July 23, 2014
Earlier this year, the firm I founded – Aggregate – partnered with the organizers of the True/False Film Fest to conduct a survey of the filmmakers whose films screened at the festival in 2014. True/False is well-regarded among filmmakers, who often talk about how well the festival organizers treat them and the obvious regard the organizers have for the art of storytelling.
The goal of our survey was to understand how these filmmakers felt about their films' potential contribution to social change, any ambitions they had to capitalize on that potential, and their views with respect to measuring the social impact of their films. While True/False isn't specifically a social change film festival, 72 percent of the filmmakers who responded to the survey believed the film they screened at the 2014 Fest could contribute to social change.
As we were getting ready to share the outcomes of the survey, the New York Times reported on the efforts of Participant Media, the film and television production company started by Jeff Skoll, to establish an index that would enable it – and others who invest in social change films – to determine which films "spur activism" and which do not. Based on my reading of the article, the Participant Index measures the ability of a film to inspire "emotional involvement" and "provoke action." So, while a film may generate an intense emotional response, if it does not also lead people who have seen it to take action, it would receive a lower score and, perhaps, not be as well received by potential funders interested in that particular issue.
It shouldn't come as a surprise that the filmmakers we surveyed expressed concern about anyone measuring the social impact of their films; indeed, two-thirds (66 percent) said they opposed the idea of using metrics to gauge the impact of their films. While I believe strongly in the value of measurement and metrics, I share some of their concerns. If, for instance, filmmakers and funders begin to weigh the "effectiveness" of films solely in terms of the actions taken in the short term by the audiences for those films, it could lead to the bankrolling of more didactic narratives about issues that lend themselves to relatively straightforward solutions. And that would be a blow to good storytelling.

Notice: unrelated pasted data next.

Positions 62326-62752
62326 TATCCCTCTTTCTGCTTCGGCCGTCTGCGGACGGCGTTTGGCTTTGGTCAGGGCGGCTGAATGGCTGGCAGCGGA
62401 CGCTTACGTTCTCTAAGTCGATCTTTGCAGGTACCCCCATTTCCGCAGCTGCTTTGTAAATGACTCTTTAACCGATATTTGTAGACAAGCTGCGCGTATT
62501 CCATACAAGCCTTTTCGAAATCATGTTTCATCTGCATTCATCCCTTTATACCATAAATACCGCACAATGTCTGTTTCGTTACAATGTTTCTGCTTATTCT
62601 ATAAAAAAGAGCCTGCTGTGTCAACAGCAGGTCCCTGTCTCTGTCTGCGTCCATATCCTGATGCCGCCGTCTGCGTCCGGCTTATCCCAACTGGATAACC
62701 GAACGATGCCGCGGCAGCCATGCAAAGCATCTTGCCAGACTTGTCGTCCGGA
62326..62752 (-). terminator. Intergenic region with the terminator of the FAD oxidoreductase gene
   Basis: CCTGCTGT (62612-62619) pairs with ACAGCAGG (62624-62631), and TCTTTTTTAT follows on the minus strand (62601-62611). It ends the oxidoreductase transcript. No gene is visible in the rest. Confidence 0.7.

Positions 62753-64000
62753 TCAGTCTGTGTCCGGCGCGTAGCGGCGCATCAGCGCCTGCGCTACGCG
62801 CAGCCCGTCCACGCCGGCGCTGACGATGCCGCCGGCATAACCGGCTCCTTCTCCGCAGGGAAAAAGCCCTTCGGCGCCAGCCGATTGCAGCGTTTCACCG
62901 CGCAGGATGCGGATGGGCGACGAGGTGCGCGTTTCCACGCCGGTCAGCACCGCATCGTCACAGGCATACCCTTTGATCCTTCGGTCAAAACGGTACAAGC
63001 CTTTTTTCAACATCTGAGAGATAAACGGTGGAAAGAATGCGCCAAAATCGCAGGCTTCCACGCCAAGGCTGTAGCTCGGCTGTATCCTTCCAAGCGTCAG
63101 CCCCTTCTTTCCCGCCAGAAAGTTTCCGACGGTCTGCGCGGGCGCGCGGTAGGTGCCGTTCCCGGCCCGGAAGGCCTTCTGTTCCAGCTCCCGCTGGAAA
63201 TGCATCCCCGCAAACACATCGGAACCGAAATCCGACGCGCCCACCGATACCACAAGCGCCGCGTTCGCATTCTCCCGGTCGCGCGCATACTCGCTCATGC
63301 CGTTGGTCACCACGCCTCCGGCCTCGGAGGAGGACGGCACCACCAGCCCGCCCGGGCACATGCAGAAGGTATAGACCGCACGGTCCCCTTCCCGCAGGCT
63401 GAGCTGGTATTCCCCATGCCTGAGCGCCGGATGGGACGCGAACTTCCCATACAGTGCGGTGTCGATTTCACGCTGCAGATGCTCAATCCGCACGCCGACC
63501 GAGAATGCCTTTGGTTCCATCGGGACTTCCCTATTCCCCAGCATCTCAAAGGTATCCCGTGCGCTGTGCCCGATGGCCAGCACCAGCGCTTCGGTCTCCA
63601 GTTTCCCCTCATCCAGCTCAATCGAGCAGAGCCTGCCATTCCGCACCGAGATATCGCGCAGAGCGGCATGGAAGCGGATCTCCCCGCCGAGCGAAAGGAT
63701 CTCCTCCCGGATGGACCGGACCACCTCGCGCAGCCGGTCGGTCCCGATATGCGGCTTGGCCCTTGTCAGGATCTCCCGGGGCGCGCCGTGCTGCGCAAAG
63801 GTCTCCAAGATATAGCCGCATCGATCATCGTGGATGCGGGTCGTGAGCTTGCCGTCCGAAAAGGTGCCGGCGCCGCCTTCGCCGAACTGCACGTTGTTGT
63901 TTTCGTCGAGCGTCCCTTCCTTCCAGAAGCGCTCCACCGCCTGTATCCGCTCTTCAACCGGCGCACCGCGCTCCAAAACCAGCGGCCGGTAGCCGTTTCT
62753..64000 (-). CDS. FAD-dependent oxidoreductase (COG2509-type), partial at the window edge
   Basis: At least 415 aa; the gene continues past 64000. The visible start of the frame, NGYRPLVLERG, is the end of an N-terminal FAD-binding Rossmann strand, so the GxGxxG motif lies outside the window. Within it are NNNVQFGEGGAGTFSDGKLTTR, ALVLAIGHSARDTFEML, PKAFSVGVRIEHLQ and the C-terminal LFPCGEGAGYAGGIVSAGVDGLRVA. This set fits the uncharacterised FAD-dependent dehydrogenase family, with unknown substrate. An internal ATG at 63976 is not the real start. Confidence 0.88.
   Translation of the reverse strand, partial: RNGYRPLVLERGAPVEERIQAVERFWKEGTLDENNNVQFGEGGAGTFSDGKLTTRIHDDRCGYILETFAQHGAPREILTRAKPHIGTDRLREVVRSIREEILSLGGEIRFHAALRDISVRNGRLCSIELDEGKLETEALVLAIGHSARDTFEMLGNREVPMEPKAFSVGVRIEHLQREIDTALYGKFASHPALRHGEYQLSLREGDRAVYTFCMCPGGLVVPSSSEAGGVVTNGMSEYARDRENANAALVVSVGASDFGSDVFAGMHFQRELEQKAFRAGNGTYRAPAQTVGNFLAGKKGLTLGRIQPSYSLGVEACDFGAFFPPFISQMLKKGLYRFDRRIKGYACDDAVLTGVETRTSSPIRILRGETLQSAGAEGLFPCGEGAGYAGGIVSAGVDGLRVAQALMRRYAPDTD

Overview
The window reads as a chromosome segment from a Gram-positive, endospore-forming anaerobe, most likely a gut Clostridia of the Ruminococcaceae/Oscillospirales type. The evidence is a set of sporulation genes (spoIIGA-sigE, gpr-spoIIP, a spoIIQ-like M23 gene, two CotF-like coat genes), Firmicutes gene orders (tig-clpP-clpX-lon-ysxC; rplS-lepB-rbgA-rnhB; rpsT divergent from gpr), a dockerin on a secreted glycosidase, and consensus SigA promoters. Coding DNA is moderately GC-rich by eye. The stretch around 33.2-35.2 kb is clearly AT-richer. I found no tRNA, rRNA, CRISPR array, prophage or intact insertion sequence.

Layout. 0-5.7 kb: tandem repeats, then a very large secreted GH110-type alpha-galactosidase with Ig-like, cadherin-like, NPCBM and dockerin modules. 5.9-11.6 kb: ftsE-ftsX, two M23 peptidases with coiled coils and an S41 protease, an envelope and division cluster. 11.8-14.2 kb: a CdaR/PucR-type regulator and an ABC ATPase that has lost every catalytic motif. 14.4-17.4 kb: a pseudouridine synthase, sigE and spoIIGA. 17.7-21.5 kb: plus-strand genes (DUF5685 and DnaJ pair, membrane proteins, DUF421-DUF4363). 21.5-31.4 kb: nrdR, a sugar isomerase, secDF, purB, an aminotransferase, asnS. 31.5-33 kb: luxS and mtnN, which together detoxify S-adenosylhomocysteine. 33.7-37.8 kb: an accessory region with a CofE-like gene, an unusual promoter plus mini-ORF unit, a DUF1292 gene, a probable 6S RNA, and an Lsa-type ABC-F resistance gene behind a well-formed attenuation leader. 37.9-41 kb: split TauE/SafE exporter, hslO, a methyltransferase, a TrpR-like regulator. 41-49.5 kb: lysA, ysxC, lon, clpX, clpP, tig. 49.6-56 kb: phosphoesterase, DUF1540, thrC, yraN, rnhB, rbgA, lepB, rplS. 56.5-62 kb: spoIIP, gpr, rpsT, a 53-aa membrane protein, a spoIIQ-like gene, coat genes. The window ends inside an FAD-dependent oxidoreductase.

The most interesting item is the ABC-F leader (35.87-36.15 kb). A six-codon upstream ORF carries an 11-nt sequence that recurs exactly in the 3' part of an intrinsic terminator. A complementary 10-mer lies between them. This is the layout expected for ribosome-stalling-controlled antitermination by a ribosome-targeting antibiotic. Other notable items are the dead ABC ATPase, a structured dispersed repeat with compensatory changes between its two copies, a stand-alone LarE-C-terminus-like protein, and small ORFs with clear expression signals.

My other concern is that the return-on-investment path down which many foundations and other funders of social change are headed – while paved with good intentions – will eventually lead to a wrong turn.
Despite their belief in the potential of their films to contribute to social change, 56 percent of the filmmakers we surveyed indicated they had no plans to do outreach to increase the social impact of their films. What were their reasons? More than four out of ten (42 percent) said they didn't have the time or the budget to do such outreach, while 15 percent said they didn't know where to begin.
Again, not a surprise. A few years ago, during a panel at True/False dedicated to social change films, I heard Steve James, the award-winning filmmaker of Hoop Dreams, The Interrupters, and the newly released Life Itself, about the late film critic Roger Ebert, tell those in attendance that, despite the social issues addressed in many of his films, he was a filmmaker, not an advocate, and that he felt strongly that he should leave it to those who know how to make change to decide how best to use his films to do that.
I agree with James. (More) foundations should invest (more) in outreach strategies for the films they invest in in order to better take advantage of the emotional impact a good film so often has. And while filmmakers may be involved in the development of these strategies, it should be advocates with knowledge of a particular issue – including foundations' current grant recipients, when appropriate – who design those outreach strategies. Last but not least, I believe we should measure the impact of THOSE investments, using metrics that assess REAL outcomes.
Yes, let's measure the emotional impact that films create: the anger, sadness, sense of injustice, and/or empathy and admiration for those who are suffering or those who are working against the odds to create change. At the same time, let's not dismiss films that do not, on their own, provoke immediate outrage or action as being somehow less important to social change work. Think of the stories that have introduced you to new ideas, new worlds, and new people. Think of the films that have challenged your deeply held beliefs. They are no less valuable in the grand scheme of things just because they didn't cause you to sign a petition or join a protest.
"Films are films," wrote one filmmaker in response to our survey. "If they deliver a visually interesting experience, spark conversation, and inspire people to engage in new ideas, they should be considered a success. Films should not be reduced to advertisements, no matter how worthy the cause. They need to exist on their own terms. If they're good, they'll get people thinking."
That's something for which we should all be grateful.
Alison Byrne Fields is president and founder of Aggregate, a creative strategy group that works with nonprofit organizations, foundations, authors, and filmmakers to bring people and resources together to create social and policy change. This is her second post for PhilanTopic.